• Write unit tests. I have used googletest which is a very small but very capable library, and it has spared me a lot of debugging trouble.

Cheers :-)

Reading Nonfiction Books Quickly

I like to read books and I also like to read nonfiction books and in particular nonfiction books that I do not agree with.

Speed Reading

For this I’ve decided to look into speed reading. It is an umbrella term for methods that increase your reading speed while keeping a satisfactory comprehension level. A usual reading speed is 200-300 wpm (words per minute). Speed reading advertises increasing your speed to > 600 wpm.

I’ve searched around for a bit and read lots of blog posts and articles and here are my favorites: is a good introduction to the main techniques of speed-reading. It also includes some exercises and is a short read. describes the author’s personal experience with fourhourworkweek’s article.

There is also speed-reading software available. The idea is your eye movement is the main hindrance to reading really fast, so this software displays the text for you to read in groups of several words in the center of the screen. This way you can read everything at once without having to move your eyes at all.
As crazy as it sounds, it works to a great degree. is  an online reader that works this way. Give it a try! You can make it display the introduction text at 600 wpm or 800 wpm and see how you’ll understand – you’ll be surprised!

‘The Speed Reading Workbook’ is what I’ve been using to practise it. It’s okay written and has plenty of exercises and includes timing and evaluation sheets, which are really useful for measuring your progress.

A good summary of many concepts can be found in the PowerPoint Presentation ‘Double your Reading Speed in 25 Minutes’.

About Reading in General is a good read and has many good suggestions about how to increase your reading productivity.

Own Expierence

I’ve been exercising with the workbook now and then for the past weeks and I’ve become faster but this is still an ongoing process for me, so I’m going to blog about it later (or rather update this post).

For what it’s worth: my reading speed was 300 wpm and now it is around 550 wpm :-)

Presentation Advice

So.. the summer term has passed and I’m wrapping things up and one of the final things I want to get out of my notebooks into this blog are some notes I took for feedback during my Hauptseminar in my maths studies.

Everybody had to do a 60 minutes presentation and the audience was asked to take notes about the presentation style to give feedback later (in addition to paying attention to the presentations).

There were 4 blackboards in the room and a beamer.

Here are my notes:

  • 4 pages are the most you can do in 60 minutes (ie write down on the blackboard)
  • really think about your audience and what you want them to take away and focus on that in your presentation
  • practice your presentation a few times before your big day
  • if you use formal mathematical symbolism to express an idea, make sure all symbols and variables are properly defined/explained (for it to make sense!)
  • never tell people to “only ask questions at the end because it would disturb your presentation”!
  • focus on important concepts and ideas
  • motivate definitions and formulas – prefer an algorithmic view on things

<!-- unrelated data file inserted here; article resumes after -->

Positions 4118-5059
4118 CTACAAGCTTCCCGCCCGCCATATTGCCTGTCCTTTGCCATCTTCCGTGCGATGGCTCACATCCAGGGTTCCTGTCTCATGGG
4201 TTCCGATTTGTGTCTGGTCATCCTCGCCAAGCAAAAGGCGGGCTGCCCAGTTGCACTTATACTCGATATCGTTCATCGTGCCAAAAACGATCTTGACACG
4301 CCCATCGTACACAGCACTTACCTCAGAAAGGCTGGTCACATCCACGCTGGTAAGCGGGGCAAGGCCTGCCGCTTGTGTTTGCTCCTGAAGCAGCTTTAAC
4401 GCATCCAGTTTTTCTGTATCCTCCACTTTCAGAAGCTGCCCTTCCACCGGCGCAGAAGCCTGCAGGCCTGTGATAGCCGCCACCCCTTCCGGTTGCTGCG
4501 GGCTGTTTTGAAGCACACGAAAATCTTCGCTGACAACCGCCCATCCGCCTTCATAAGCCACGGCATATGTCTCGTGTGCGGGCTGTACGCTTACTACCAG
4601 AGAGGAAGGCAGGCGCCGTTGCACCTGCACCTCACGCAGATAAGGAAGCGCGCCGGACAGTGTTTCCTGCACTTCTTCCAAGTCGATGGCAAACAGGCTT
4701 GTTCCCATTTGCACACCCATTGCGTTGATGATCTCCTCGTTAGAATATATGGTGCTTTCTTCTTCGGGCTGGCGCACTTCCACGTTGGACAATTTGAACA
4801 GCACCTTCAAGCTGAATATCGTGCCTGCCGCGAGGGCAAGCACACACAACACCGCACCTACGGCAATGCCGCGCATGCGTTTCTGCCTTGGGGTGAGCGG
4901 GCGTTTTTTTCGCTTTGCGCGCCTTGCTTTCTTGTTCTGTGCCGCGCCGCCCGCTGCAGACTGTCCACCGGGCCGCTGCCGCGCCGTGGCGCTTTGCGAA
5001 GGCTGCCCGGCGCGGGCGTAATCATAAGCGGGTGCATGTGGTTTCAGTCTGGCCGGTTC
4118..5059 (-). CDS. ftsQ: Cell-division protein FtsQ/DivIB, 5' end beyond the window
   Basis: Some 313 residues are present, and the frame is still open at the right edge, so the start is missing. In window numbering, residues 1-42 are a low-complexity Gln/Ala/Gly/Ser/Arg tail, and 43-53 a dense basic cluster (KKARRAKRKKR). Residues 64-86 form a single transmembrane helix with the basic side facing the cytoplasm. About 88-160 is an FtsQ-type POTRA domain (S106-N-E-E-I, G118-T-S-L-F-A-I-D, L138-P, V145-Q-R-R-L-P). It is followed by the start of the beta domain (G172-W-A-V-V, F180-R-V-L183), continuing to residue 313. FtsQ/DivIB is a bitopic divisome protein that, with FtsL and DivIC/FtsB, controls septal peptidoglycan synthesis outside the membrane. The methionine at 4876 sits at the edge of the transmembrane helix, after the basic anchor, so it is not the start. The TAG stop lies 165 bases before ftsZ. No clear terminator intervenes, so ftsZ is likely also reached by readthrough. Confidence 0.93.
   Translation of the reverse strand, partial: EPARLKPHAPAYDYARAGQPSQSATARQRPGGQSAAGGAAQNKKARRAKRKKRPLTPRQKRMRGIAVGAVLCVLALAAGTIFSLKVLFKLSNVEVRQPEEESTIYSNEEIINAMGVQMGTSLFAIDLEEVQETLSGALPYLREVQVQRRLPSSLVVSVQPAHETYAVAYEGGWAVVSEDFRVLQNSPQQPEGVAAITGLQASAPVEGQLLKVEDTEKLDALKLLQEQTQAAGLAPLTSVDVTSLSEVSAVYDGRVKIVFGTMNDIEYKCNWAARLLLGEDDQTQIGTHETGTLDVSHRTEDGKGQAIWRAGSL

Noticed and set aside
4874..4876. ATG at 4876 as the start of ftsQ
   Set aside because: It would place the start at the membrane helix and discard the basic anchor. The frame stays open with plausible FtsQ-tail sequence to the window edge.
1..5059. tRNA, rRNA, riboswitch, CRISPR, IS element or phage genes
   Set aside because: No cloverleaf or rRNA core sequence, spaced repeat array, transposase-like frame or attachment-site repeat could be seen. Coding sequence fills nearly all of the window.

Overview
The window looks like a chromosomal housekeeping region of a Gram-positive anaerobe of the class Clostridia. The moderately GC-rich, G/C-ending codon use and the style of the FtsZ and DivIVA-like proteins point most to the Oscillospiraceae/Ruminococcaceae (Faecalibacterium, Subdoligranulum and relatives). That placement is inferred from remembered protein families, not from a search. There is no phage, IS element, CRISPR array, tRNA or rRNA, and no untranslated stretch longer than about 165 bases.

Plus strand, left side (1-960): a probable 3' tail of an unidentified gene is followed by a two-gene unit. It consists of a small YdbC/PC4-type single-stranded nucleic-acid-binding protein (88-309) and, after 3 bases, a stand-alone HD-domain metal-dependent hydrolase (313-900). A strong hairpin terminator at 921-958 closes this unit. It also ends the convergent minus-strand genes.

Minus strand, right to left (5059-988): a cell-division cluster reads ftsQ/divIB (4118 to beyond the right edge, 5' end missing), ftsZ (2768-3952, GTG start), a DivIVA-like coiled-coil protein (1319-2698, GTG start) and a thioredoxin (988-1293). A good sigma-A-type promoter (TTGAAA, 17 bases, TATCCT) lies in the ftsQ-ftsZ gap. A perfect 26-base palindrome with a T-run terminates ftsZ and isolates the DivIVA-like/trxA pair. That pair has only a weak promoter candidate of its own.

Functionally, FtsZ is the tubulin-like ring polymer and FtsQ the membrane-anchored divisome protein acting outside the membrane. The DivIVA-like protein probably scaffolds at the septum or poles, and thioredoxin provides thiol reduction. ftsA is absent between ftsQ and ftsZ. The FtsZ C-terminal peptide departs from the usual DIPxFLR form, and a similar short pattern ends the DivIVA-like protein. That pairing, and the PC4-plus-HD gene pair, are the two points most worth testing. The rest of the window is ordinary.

• try to use images and graphs to visualize ideas
  • if you can’t avoid complex definitions and deductions, use a handout
  • make sure the handout doesn’t contain superfluous information which will only confuse readers
  • don’t just copy your handout onto the blackboard, if you hand it out at the beginning of the presentation (it’s okay, of course, if you do it afterwards)
  • never clean all blackboards at the same time
  • avoid long breaks in your presentation
  • keep on talking all the time, even while cleaning the blackboard to keep people engaged
  • if the blackboards are in front of each other, always start writing on the one on the back
  • if you can use PowerPoint, try to use it for complex/boring formulas or for visualizations, which are impossible to draw by hand
  • on the other hand, make sure, you don’t put things into PowerPoint, that would be better written out slowly on the blackboard
  • always listen to criticism politely, but don’t take notes of it, while you’re in front of your audience
  • don’t degrade yourself by apologizing exaggeratedly for mishaps
  • put the sources of referenced material onto the slide the material is used in
  • don’t waste time on complicated ‘examples’ that are too detailed to be of any use for the audience
  • don’t let technicalities obscure examples – stick to the important parts of them
  • it’s nice if the handout doesn’t exactly match the presentation
  • always conclude your presentation with a summary of the main points of your talk
  • try to build intuition for your topic in your audience instead of explaining difficult proofs no one will remember or care for later anyway
  • make sure you have chosen the right priorities for your presentation and trim it down as much as possible
This was it :-)

T61 Extractor

I’ve been a vivid fan of – until they changed the design. The old site can still be found here:

Many of my most favorite songs are from this site and I have only been able to listen to them through the site. However, since the aforementioned design change, the site has really died down in my opinion and I was fearful ever since that it would simply go down some day and vanish – taking my songs and playlists with it.

As counter-measure I’ve written a java console application to extract playlists and songs from thesixtyone. It uses Selenium to remote-control a FireFox instance that uses the normal user-interface to play songs and read in playlists.

I’ve uploaded the code to launchpad:
I’ve tested and used it myself and it runs alright.

This was a small weekend project (or rather two weekend project) that I did a few months ago but I only found time now to write about it.

The code should be mostly self-explanatory and it’s not a lot of code either.